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Marriage: Return on Investment

March 8, 2017

The level of effort you put into your marriage will reward you with the same amount of return as if your marriage was a financial investment.  If you consider your “effort” as if it were money, you can look at your marriage as a portfolio with areas of diversification (spouse, children, home, employment, retirement, hobbies, education, etc.). 

So, what’s your “investment strategy”?  If you invest large sums of time and energy into your marriage, you’ll likely see a return of compounded interests equaling a happy life with successful profits. If you put little into your marriage, you’ll likely have a loss of profit after you pay for withdrawals, fees, and penalties. 

What withdrawals? Those would be times when you took from your partner without putting anything “in” your account. In a lot of relationships there are “givers” and “takers.” This relationship dynamic is also known as “codependent” because they rely on each other to fulfill each other. Usually, as in finances, when one is taking money (love) out of the relationship “account” and not putting any in, the couple can feel emotionally “bankrupt.”
 
What fees? Well, that’s the costs associated with having a relationship in the first place. An example of a fee would be “requirements” such as paying joint bills, the impact of your lack of investments concerning your children, the expense of living apart, etc. We all come into a marriage with expectations, and often those unshared expectations “cost” us; through disagreements, misunderstandings, and disconnections.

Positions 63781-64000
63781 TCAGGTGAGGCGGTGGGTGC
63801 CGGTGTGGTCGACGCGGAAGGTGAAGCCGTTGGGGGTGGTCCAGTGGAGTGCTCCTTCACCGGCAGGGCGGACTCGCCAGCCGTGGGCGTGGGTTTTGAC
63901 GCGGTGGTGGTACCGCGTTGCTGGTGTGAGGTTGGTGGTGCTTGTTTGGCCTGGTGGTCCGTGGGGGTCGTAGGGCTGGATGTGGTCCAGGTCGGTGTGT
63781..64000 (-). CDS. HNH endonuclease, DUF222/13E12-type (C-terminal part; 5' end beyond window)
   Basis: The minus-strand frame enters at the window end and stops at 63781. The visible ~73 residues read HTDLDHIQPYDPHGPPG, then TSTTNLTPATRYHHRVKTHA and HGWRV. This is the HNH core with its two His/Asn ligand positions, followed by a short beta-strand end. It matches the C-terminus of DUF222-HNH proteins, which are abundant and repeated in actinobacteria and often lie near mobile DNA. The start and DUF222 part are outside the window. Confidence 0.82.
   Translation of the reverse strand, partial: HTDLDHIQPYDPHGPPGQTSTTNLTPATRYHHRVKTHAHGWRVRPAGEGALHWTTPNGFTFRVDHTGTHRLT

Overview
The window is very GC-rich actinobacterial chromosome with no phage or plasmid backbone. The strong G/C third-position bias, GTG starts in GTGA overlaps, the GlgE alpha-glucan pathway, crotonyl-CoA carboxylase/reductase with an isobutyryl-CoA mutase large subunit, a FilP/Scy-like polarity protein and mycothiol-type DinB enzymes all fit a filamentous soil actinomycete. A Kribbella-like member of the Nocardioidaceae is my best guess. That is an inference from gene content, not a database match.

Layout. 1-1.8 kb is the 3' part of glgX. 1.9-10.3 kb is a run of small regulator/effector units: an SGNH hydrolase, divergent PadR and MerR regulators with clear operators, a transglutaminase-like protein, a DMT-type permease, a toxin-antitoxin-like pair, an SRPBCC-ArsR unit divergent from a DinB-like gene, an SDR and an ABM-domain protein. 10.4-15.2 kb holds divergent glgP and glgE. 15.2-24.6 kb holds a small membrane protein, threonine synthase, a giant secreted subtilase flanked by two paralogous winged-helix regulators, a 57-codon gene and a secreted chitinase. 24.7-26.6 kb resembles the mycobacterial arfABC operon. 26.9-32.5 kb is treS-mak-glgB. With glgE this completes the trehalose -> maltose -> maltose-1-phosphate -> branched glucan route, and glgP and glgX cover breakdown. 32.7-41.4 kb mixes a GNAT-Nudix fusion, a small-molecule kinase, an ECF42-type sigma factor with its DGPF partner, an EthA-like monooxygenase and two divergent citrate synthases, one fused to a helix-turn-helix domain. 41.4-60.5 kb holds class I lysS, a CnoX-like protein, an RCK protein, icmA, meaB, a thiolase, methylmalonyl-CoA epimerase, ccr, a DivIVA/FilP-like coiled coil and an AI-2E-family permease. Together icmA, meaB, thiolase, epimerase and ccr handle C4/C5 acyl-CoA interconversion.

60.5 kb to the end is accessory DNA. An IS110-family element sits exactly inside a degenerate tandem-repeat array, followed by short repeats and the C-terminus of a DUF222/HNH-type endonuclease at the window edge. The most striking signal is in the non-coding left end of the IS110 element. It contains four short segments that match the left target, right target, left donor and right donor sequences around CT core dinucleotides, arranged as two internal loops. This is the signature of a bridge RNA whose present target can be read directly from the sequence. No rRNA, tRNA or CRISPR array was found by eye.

What penalties? Well, that would be the expenses associated with the maintenance of your relationship. Examples would be counseling costs, attorney fees, court fees, division of your assets, and  decreased retirement accounts, the loss of equity on your home, and the loss of relationships with your children. Not to mention the return of penalties that continue for the rest of your life as you create another relationship outside your marriage in an attempt to invest in someone else. The level of commitment to this new investment will require more effort than to repair the marriage you currently have. These are fees that should be discussed upfront, before you make the decision to sign a contract with this person, identify the penalties and make every effort to eliminate them.  

Also, consider this: A new spouse will need to not only adjust to your new marriage, but will have to deal with all your prior investment consequences as well. This will look like withdrawals taken from your new joint investments in order to maintain the old investments which you can only pay into without receiving any pay back.  This would be things like, child support, alimony, social security, children’s college funds, joint expenses for children’s weddings, grandchildren, etc. How will you fund your new investments with your new spouse when any “extra” finances will be utilized to pay off the old debts accrued? If you are not able to invest as heavily into your new investment as your current spouse anticipated prior to marriage, there will be opportunity for dissension and bitterness to develop over the loss of investment in your current portfolio. Your current account manager (spouse) will attempt at first to cover the losses by investing more into your joint account, but eventually those funds will dry up and your account will lay dormant as no one invests, ultimately the withdrawal, fees, and penalties will result in cancelation of this policy as well. And as with the first portfolio, whatever additional investments (children, house, retirement, etc.) was established upon creation of this portfolio (marriage) will require additional expenses post elimination of the portfolio for maintenance costs.  

If you are confused about how your marriage portfolio is doing, I recommend a marriage counselor. Like a financial counselor, they measure the potential successes (and mishaps) in your marriage plan. No two couples are the same, and every problem has a different root cause. Don’t just sit and wait, that doesn’t work with finances and it doesn’t work in your marriage either. Call us today! Let’s get your marriage return on investment working to profit you.

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